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How do I deal with a husband with Parkinson's who has problems with urination but refuses to wear diapers or even underwear?

14 answers | Last updated: Oct 12, 2013
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An anonymous caregiver asked...
How do I deal with a husband with Parkinson's who is now using a urinal in the living room? I can't have company and he won't wear any kind of diaper or even his underwear. He says it's because he can't get it out in time.
 

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Caring.com User - Laura Beltramo
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Laura Beltramo, a physical therapist who specializes in geriatrics, graduated with honors from the University of California at San Francisco in 2000. She loves...
37% helpful
answered...

I am sorry that you are struggling with this difficult situation. It sounds as if your husband may be having some cognitive changes (changes in the way his brain is See also:
How to Care for Someone With Urinary Incontinence

See all 154 questions about Incontinence
processing thought) in addition to the Parkinson’s disease. Parkinson's disease affects a part of the brain that is related to motor function and thus causes physical symptoms such as tremors, slowed movement, and problems with walking. However, 15-30% of people with Parkinson's do develop dementia but it is normally in the later stages of the disease. I have no way of knowing if your husband is affected by this but it may be helpful for you to consult with a psychiatrist and a geriatric social worker to find out what is underlying your husband's lack of participation. You do not have to handle this on your own. Getting more information and support will be helpful for you.

 

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88% helpful
makedonow answered...

I went through this and finally decided on talking to a doctor about a catheter. My husband was very unhappy at first, but after stopping the bathroom trips 3 0r4 times a night, complete bedchanges and urine on the floor he accepted this and the situation was calmer. Catheter care is very important but not as hard as the alternative.

 

92% helpful
TooYoung4this answered...

My husband has a similar problem. Getting a good nights sleep helps everything. He was getting up (which was very difficult for him) to go several times a night into a urinal and that was getting harder and harder for him to do because he does not move well at night when he is less medicated. NOw he is using a condom catheter with a bedside bag at night only and this works great. (medicare covered) Took a while to learn how to put the catheter on correctly but we both know how to do it now (I am the back up putter onner). He sleeps well and that means he has better days, less accidents during the day. Now that we have the condom catheter thing down maybe we could transition into this for day use later if needed. They make them with leg bags and I would think most people would rather not wet their pants, right. A lot of folks with wheel chairs use these and theri are several kinds out there. We like the ones that call the condom piece a gizmo, they seem user friendly, also the liberty pouches they work well and can be left on for quite a long time, but you have to soak them off. Good luck!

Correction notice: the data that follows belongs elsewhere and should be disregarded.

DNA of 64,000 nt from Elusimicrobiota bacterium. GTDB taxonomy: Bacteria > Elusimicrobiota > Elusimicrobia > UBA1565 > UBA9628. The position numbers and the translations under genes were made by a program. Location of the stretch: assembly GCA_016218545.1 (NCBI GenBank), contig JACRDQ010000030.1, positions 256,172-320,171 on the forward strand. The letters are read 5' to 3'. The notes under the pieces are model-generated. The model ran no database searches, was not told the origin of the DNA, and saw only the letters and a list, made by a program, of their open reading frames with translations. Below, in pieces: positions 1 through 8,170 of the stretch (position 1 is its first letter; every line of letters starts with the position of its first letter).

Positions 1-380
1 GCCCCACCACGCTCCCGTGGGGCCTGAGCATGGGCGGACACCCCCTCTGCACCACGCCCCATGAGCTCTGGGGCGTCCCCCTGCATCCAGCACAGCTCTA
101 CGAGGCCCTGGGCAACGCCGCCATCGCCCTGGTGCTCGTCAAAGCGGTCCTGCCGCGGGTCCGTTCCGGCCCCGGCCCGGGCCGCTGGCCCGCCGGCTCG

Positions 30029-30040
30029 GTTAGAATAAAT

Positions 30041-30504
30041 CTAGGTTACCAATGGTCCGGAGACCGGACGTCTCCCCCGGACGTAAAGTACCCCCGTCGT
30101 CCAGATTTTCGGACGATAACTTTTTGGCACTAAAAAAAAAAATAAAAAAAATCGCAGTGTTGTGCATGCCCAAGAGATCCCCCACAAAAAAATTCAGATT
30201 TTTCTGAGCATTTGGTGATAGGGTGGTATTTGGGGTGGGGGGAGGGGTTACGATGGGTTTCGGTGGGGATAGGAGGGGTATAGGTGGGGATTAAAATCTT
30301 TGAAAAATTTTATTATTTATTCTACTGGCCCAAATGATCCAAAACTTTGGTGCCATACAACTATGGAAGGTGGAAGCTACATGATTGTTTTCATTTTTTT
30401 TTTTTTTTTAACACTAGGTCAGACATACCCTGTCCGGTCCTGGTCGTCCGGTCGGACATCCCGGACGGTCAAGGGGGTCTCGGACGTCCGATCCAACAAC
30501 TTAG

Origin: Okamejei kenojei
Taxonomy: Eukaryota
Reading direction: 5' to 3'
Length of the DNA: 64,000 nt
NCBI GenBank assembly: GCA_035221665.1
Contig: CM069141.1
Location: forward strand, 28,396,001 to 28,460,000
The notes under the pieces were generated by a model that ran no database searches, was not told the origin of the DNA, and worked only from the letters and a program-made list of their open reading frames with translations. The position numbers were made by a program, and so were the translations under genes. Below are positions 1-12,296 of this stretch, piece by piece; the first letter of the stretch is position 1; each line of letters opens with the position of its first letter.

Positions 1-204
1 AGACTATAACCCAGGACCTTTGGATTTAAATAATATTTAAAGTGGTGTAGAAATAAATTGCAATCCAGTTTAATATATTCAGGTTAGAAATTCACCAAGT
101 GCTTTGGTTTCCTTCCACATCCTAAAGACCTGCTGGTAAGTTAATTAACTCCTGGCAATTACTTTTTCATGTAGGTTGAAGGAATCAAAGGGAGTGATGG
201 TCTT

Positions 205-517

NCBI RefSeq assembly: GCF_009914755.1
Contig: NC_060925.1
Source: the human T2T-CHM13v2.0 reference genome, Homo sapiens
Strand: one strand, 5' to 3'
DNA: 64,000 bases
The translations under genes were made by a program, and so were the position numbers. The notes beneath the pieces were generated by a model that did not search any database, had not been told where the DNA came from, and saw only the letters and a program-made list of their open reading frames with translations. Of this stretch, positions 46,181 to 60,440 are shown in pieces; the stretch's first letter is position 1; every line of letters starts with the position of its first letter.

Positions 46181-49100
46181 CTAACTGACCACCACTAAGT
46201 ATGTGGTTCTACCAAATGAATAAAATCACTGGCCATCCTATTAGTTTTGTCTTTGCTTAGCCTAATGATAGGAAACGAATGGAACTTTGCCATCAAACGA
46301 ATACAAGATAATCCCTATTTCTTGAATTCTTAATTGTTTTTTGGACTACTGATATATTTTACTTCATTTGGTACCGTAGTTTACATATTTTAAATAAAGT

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An anonymous caregiver answered...

My husband has lots of accidents and has, so far, refused to wear pull ups. One thing that has helped is cutting off liquids a couple of hours before bedtime. He doesn't have to get up as often and we've had fewer accidents. It is an ongoing struggle, between this and constipation.

 

88% helpful
Bebe answered...

Similar problem w/father during a particularly difficult phase of disinhibition exacerbated by one of the newer PD meds. I must ask you whether he is becoming immodest as well. This is a well documented side effect of one of the meds and it took research on my part for weeks after discussing w/ neurologist then switching to Mayo clinic B4 someone agreed w/me and put him back on Sinemet. Mayo was horrified that my father was allowed to suffer and create havoc. This symptom stopped within 48 hours of being off the medication and back on Sinemet. Tremors are not as well controlled, but he's behaving appropriately. Prayers and all good hopes to you...BB

 

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A fellow caregiver answered...

I have a Mom with PD. She too struggles with bladder incontinence. In the begining she would walk around with her pants unbuttoned and partly unzipped so she could get them off faster. That helped a little but then she was unable to hold "it" from her chair to the bathroom. So we started to use a pull up with extra liners which work quite well. If you go this route, use liners that are designed to "stack up". The ones that have a plastic liner, like Poise, do not help because the urine flows over the top and out the leg. The stackable liners hold a lot of liquid before they go through to the next liner. It is easy to change the liners and not have to remove the pull up each time we go. We get them by the case through the mail and it is a bit cheaper than buying them for the hospital supply shop. The only problem we have had is frequent bladder infections. We now need two liners almost every time we go to the bathroom and it is getting quite costly. Are disposables covered by any insurances or medicare? Does anyone have any experience with a catheter for women? I am worried about infection, discomfort and her feeling embarrassed at wearing this. Is it easy to hide it under pants? I must say that even though it is costly, we can travel outside the house in confidence and we have had no night accedents. I am thankful for these disposable "underwear". Sending blessing and love to you all. rk

 

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LLdaughter answered...